Do tree rings really gauge temperature???
More doubt on the reliability of using tree rings to estimate temperature....
Craig Loehle has published a study in National Council for Air and Stream Improvement indicating that trees rings are not reliable for determining past temperatures. Loehle focused on the Medieval Warm Period (MWP) (1000 - 1400) which is not shown in tree rings, but is apparent using other so-called proxies.
Loehle notes that tree ring width respond to temperature in an inverse parabolic manner to temperature with growth increasing up to some optimal temperature and then decreasing with further temperature increases. In other words narrower rings could actually indicate higher temperature rather than lower temperature. Loehle suggests that higher evaporation rates at the higher temperatures may slow growth. Tree growth responds to changes in the amount of CO2 in the atmosphere by increasing growth as CO2 increases.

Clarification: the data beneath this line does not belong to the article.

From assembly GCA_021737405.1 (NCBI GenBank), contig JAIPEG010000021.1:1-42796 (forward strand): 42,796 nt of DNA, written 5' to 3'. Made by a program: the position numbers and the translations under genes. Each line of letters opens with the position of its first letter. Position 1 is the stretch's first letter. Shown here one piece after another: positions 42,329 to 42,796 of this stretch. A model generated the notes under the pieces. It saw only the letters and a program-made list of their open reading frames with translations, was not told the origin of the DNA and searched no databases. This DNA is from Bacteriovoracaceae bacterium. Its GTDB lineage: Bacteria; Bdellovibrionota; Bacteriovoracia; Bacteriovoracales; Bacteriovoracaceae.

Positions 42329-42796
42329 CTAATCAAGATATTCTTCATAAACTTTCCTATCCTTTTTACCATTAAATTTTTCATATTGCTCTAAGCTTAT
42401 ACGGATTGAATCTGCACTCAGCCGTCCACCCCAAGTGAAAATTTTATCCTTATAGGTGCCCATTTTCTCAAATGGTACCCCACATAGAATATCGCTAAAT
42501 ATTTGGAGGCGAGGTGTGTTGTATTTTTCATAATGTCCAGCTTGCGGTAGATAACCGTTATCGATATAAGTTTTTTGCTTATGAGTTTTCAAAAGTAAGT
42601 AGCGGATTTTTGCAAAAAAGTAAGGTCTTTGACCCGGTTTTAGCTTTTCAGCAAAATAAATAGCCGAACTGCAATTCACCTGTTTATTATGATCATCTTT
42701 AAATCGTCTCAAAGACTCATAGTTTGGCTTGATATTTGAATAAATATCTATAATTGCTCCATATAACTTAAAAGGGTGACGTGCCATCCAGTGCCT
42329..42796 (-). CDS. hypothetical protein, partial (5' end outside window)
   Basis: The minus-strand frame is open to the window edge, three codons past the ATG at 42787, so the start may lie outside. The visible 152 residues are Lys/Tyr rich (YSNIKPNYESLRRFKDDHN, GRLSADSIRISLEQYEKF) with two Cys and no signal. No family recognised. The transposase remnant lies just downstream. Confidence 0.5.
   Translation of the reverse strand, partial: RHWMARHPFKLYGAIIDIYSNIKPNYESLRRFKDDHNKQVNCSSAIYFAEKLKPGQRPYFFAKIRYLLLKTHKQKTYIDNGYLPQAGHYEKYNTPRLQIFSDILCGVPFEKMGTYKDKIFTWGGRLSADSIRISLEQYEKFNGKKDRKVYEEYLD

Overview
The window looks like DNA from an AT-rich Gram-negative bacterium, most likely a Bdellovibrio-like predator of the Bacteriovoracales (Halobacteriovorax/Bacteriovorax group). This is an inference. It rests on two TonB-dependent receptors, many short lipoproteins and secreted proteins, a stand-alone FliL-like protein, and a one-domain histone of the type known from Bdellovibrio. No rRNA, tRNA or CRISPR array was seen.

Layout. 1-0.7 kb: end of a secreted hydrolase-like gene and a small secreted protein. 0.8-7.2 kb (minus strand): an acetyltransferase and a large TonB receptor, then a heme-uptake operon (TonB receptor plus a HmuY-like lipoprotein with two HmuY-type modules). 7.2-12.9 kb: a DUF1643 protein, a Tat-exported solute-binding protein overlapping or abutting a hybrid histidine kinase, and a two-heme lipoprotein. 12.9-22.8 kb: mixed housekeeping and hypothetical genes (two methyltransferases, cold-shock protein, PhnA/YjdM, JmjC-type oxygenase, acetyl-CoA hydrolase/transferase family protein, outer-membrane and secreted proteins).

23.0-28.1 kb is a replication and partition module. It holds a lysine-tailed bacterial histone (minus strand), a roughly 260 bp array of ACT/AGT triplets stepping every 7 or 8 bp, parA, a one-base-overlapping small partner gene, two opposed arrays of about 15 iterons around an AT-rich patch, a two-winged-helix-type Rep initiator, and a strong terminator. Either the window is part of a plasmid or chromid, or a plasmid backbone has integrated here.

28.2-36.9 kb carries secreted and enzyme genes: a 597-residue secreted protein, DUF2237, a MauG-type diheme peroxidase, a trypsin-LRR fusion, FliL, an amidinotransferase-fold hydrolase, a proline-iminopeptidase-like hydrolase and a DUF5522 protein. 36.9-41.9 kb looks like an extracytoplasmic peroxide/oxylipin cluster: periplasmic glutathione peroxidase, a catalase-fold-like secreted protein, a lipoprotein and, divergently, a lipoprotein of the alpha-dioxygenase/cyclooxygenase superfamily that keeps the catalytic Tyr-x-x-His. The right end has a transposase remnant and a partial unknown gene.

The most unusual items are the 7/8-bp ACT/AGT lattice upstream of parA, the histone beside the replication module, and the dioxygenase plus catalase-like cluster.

Loehle cites a satellite survey covering 1982 to 2003 that indicated in tundra areas photosynthetic activity increased, but such activity decreased in forested areas, possibly because of the density of trees. As density increases individual trees may receive less sunlight and have less energy available for growth.
Loehle doesn't examine the fact that trees reduce heating of the air by converting solar radiation into the chemical bonds of the carbon molecules deposited in the trunk. The greater the tree growth the lower the temperature if solar radiation remains constant.